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Report: 14% of LA Bridges Structurally Deficient

Wednesday, October 31, 2018

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A recent report indicates that 14 percent of Louisiana’s locally and state-maintained bridges are structurally deficient, with a significant number of spans in the state approaching or having surpassed 50 years old, the ending of the intended lifespan for those structures.

Each major component of a bridge is rated on a scale of zero to nine; a score of four or below indicates poor condition. According to TRIP, the national non-profit transportation organization responsible for the report, if a bridge receives a rating of four or below for its deck, substructure or superstructure, it is labeled structurally deficient.

Bridge Report

According to The Advocate, the state of Louisiana, which has 13,000 bridges, the state owning 8,000 of them, currently faces a backlog of roughly $14 billion of road and bridge repairs; bridges account for $3.4 billion of that total.

Tiago_Fernandez / Getty Images

One bridge named, the U.S. Hwy. 190 bridge over the Mississippi River, also called the Huey P. Long Bridge or Old Mississippi River bridge, is a cantilevered steel through truss bridge that opened in 1939, and supports the passage of 20,000 cars daily.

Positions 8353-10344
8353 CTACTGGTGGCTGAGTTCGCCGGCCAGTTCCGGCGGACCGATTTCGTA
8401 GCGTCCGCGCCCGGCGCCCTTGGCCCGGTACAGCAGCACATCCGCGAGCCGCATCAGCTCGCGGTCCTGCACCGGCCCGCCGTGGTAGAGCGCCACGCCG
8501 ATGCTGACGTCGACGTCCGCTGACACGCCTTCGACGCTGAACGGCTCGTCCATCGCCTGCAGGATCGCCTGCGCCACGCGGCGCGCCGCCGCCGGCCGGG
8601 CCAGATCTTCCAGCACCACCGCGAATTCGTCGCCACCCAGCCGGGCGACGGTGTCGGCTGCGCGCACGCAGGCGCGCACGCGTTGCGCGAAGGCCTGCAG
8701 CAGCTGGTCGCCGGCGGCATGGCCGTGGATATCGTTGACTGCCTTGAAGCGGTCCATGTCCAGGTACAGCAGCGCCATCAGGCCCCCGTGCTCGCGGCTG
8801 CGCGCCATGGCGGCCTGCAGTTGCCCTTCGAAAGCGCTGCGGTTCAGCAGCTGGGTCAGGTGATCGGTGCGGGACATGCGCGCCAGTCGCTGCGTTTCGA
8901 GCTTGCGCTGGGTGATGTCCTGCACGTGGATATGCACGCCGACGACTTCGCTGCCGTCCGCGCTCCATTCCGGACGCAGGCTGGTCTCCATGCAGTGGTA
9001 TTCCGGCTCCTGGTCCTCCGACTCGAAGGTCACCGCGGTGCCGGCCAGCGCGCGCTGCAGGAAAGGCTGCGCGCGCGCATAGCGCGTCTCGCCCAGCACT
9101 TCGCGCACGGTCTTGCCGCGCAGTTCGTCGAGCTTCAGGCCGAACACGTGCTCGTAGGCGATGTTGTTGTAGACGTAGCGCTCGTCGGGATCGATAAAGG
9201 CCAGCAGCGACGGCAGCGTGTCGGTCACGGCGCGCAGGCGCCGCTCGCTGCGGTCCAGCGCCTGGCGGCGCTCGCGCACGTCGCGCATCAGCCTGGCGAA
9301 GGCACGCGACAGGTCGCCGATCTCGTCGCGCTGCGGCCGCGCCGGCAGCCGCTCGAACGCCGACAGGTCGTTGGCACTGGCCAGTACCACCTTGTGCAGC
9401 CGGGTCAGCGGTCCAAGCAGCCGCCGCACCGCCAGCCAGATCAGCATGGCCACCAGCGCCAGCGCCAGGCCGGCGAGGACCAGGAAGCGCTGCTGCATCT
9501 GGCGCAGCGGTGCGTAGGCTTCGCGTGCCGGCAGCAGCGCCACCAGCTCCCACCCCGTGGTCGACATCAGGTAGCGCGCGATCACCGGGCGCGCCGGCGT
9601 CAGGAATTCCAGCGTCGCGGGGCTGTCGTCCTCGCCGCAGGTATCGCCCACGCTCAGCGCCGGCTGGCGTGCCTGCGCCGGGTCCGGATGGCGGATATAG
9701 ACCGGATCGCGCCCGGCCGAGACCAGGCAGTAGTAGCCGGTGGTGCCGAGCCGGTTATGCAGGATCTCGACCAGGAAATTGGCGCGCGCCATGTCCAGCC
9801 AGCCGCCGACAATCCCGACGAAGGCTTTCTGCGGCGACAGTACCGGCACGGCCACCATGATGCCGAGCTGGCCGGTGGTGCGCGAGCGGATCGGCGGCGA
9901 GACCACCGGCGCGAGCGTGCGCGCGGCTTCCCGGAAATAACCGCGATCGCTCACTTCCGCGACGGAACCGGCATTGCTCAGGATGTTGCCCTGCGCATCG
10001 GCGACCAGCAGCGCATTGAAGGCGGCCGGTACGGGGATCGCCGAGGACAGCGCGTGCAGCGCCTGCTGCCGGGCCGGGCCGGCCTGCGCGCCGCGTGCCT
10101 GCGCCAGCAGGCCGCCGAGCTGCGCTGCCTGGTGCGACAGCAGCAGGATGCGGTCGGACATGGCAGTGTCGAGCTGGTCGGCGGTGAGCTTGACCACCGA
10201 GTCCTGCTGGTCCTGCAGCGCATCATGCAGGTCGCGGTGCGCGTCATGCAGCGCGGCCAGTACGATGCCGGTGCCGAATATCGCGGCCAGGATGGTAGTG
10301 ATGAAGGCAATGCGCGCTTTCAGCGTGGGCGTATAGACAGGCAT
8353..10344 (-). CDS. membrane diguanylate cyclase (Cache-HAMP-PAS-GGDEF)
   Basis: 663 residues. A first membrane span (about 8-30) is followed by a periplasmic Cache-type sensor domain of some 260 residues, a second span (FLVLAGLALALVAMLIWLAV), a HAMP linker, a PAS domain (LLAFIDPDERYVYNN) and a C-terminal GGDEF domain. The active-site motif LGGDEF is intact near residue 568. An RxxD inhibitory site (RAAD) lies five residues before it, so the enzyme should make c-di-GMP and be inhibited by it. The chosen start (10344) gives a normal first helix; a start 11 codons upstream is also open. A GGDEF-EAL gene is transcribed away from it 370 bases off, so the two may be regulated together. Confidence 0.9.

There are 12,910 bridges in Louisiana that run 20 feet or longer; these are maintained by local and state agencies. Out of these, 14 percent (1,821 bridges) are structurally deficient, clocking in at the seventh-highest rate in the nation. While many spans are reaching 50 years old, the average age for all of the state’s bridges is 38 years old. In comparison, the average age of the structurally deficient infrastructure is 50 years old.

When a span is marked as structurally deficient, lower weight limits or outright closure can be imposed, possibly having an impact on the routes used by emergency vehicles, commercial trucks, school buses and farm equipment. The Federal Highway Administration estimates that it would cost roughly $1.9 billion to replace or rehabilitate all of the state’s poor-marked bridges.

East Baton Rouge was listed as having the highest total of structurally deficient bridges: 111 of the area’s 545 bridges scored as poor or lower. The next-closest areas in damaged-bridge percentages are Bossier, with 71 structurally deficient bridges out of 280 total, and Tangipahda with 63 out of 486.

In the greater Baton Rouge area, which has 122 structurally deficient bridges total, 419,000 vehicles are driving daily over these spans. One bridge named, the U.S. Hwy. 190 bridge over the Mississippi River, also called the Huey P. Long Bridge or Old Mississippi River bridge, is a cantilevered steel through truss bridge that opened in 1939, and supports the passage of 20,000 cars daily.

Shawn Wilson, secretary for the state Department of Transportation and Development, told The Advocate that the information in TRIP’s report wasn’t anything new.

"It is only going to get worse," he said. "I hate to be the bearer of bad news, but I am a realist. I cannot hope and pray these bridges get better without any intervention."

   

Tagged categories: Bridges; Department of Transportation (DOT); Infrastructure; NA; North America; Program/Project Management; Research and development

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